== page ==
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World News

Philippine rebels criticize new government negotiator

MANILA (Reuters) - Muslim rebels negotiating to end rebellion in the southern Philippines criticized the government on Sunday for naming a Roman Catholic priest to head its peace panel, saying the decision would downgrade the talks.

Mohaqher Iqbal, the chief peace negotiator of the Philippines' largest Muslim separatist rebel group, gestures during an interview with Reuters at a riverside hideout outside Cotabato City, the financial hub of poor Islamic communities on the troubled southern island of Mindanao, January 16, 2006. Muslim rebels negotiating to end rebellion in the southern Philippines criticized the government on Sunday for naming a Roman Catholic priest to head its peace panel, saying the decision would downgrade the talks. REUTERS/Romeo Ranoco

On Saturday, the government appointed Eliseo Mercado, former president of Catholic-run Notre Dame University on the southern island of Mindanao, to replace its chief peace negotiator with the Moro Islamic Liberation Front (MILF) who resigned.

Silvestre Afable, who was the communications director at the office of President Gloria Macapagal Arroyo when he became chief negotiator in 2003, did not give any reason for his abrupt resignation.

“Changing the horse in the middle of a stream is an intriguing decision,” Mohaqher Iqbal, the rebels’ chief negotiator, said in a statement posted on the MILF website www.luwaran.com on Sunday.

“It’s a setback to the peace process.”

The rebel leader said the MILF has “the highest respect” for Mercado, who headed a community-based ceasefire monitoring group in the early 2000s, but doubted whether he had any political clout within the administration.

Another MILF leader said the decision to appoint a negotiator who was not from the government was “a deliberate downgrading of the peace process”, adding the rebels prefer a negotiator who has clear authority and a mandate from the government.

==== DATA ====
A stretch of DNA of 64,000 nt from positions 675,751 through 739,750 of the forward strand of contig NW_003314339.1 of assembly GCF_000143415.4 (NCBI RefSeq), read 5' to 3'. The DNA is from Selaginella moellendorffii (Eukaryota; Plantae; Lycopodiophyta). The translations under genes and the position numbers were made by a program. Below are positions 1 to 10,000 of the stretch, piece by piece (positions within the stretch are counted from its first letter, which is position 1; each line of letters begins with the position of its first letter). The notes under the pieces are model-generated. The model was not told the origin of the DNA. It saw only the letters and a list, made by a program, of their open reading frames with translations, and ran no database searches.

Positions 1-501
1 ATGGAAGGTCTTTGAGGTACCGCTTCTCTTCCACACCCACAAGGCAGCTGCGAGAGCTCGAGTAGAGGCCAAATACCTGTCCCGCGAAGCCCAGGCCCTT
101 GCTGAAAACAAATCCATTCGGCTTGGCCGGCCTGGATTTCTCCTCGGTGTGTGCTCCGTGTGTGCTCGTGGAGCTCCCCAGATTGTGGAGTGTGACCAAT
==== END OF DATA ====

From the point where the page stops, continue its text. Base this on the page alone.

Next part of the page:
Jun Mantawil, head of the MILF peace panel secretariat, said the rebels feared appointment of a non-government official might cause a problem with Malaysian officials, facilitating the talks since March 2001.

“There is a protocol in the negotiation that all the parties, especially the state... must follow,” Mantawil said, adding it might look awkward for a Malaysian official holding a cabinet rank to deal with a priest who has no government position. The government has been talking with Muslim rebels to end nearly 40 years of conflict that has killed more than 120,000 people and displaced 2 million in the south of the mainly Roman Catholic country.

Talks over the size and wealth of a proposed Muslim homeland have been stalled since September 2006 although backroom negotiations have continued, resulting in a breakthrough in December when Manila agreed to grant Muslims the right of self-determination.

Talks were set to resume in Malaysia in July, negotiators have said.

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